Morning Roundup: BooksOnBoard files lawsuit. UK court says electronic information is not property

BooksOnBoard files lawsuitDefunct Indie eBook Retailer BooksOnBoard Files Antitrust Lawsuit Against Apple, 5 Publishers (The Digital Reader)
BooksOnBoard may have abruptly gone out of business last April but that doesn’t mean it’s completely gone. Some remnant is still active, and last week it filed an antitrust lawsuit.

UK Court Says Information Stored Electronically is Not Property (Techdirt)
It confirms that the property of “intellectual property” is of monopoly rights, not of the information in the creative work. And since that information cannot be possessed, it therefore cannot be stolen, despite what copyright maximalists would have us believe.

Even the Biggest and Smartest Digital Publishers Still Have A Lot to Learn About Digital Marketing (Mike Shatzkin)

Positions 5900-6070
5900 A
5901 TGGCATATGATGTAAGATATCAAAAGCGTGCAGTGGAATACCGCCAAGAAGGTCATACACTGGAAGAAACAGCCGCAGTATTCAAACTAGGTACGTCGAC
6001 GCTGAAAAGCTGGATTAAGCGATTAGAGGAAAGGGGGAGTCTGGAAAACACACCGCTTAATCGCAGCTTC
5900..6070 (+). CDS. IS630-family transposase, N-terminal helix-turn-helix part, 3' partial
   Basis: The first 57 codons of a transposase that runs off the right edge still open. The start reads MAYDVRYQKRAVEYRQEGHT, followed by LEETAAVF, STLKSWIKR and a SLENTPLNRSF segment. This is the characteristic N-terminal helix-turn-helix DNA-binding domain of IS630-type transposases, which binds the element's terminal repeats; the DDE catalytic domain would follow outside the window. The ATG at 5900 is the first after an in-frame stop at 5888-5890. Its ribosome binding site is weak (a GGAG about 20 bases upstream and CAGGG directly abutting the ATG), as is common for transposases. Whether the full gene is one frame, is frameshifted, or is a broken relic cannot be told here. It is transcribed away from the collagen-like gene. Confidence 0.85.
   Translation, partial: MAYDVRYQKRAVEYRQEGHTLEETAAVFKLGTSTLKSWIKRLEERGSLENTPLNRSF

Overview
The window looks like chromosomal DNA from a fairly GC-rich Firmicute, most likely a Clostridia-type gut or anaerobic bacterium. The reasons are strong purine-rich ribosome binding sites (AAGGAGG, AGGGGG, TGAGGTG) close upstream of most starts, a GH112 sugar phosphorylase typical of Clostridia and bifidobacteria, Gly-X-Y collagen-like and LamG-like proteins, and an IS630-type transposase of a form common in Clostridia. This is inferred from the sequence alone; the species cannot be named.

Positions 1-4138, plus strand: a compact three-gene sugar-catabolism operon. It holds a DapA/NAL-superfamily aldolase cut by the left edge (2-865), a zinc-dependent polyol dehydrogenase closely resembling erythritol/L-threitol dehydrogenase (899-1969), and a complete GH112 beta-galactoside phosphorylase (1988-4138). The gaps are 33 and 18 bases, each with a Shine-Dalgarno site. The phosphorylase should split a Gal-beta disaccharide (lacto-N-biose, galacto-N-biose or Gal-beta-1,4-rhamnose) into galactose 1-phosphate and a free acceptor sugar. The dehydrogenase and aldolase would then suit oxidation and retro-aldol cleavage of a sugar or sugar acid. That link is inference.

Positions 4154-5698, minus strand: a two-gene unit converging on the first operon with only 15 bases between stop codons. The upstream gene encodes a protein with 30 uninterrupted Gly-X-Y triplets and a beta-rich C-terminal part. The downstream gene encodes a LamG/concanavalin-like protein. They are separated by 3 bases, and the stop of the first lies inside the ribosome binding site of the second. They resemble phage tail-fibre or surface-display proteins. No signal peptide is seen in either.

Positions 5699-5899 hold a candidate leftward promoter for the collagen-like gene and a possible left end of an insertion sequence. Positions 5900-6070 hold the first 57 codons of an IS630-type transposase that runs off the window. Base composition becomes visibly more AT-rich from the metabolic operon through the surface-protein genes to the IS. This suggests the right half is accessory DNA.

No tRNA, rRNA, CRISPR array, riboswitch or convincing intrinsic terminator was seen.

We recently had three examples from three different Very Big Publishers with Very Smart People of mistakes, or misunderstandings, or structural paralysis, that seem almost generic. All of them involve challenges that every publisher faces on a daily basis.

How Many Ways Can the New York Times Find to Repackage and Sell What Amounts to the Same Content? (GigaOM)
The New York Times is offering two new subscription packages, one a stripped-down version that comes as an app and the other a “premier” offering. But it is still missing the one thing it needs most — namely, a personal relationship with readers.

Kindle Daily Deals: Call Me Zelda (and others)

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